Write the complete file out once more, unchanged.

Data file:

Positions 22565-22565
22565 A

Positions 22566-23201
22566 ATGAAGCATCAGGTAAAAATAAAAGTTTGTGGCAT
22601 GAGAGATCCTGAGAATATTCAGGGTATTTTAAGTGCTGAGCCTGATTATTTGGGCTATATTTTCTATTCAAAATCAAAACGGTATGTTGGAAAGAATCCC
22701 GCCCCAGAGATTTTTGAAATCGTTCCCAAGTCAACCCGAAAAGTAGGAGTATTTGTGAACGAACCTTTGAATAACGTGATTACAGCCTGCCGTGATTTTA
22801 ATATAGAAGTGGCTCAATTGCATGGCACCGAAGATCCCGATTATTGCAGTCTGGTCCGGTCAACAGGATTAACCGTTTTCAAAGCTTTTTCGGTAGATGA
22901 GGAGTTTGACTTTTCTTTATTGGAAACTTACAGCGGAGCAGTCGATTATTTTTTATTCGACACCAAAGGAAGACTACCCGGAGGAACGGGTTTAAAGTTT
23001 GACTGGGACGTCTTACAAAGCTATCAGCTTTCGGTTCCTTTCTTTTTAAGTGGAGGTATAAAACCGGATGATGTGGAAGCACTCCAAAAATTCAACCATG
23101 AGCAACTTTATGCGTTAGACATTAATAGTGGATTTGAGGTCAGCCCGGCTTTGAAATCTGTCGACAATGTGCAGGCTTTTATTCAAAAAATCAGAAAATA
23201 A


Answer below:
Positions 22565-22565
22565 A

Positions 22566-23201
22566 ATGAAGCATCAGGTAAAAATAAAAGTTTGTGGCAT
22601 GAGAGATCCTGAGAATATTCAGGGTATTTTAAGTGCTGAGCCTGATTATTTGGGCTATATTTTCTATTCAAAATCAAAACGGTATGTTGGAAAGAATCCC
22701 GCCCCAGAGATTTTTGAAATCGTTCCCAAGTCAACCCGAAAAGTAGGAGTATTTGTGAACGAACCTTTGAATAACGTGATTACAGCCTGCCGTGATTTTA
22801 ATATAGAAGTGGCTCAATTGCATGGCACCGAAGATCCCGATTATTGCAGTCTGGTCCGGTCAACAGGATTAACCGTTTTCAAAGCTTTTTCGGTAGATGA
22901 GGAGTTTGACTTTTCTTTATTGGAAACTTACAGCGGAGCAGTCGATTATTTTTTATTCGACACCAAAGGAAGACTACCCGGAGGAACGGGTTTAAAGTTT
23001 GACTGGGACGTCTTACAAAGCTATCAGCTTTCGGTTCCTTTCTTTTTAAGTGGAGGTATAAAACCGGATGATGTGGAAGCACTCCAAAAATTCAACCATG
23101 AGCAACTTTATGCGTTAGACATTAATAGTGGATTTGAGGTCAGCCCGGCTTTGAAATCTGTCGACAATGTGCAGGCTTTTATTCAAAAAATCAGAAAATA
23201 A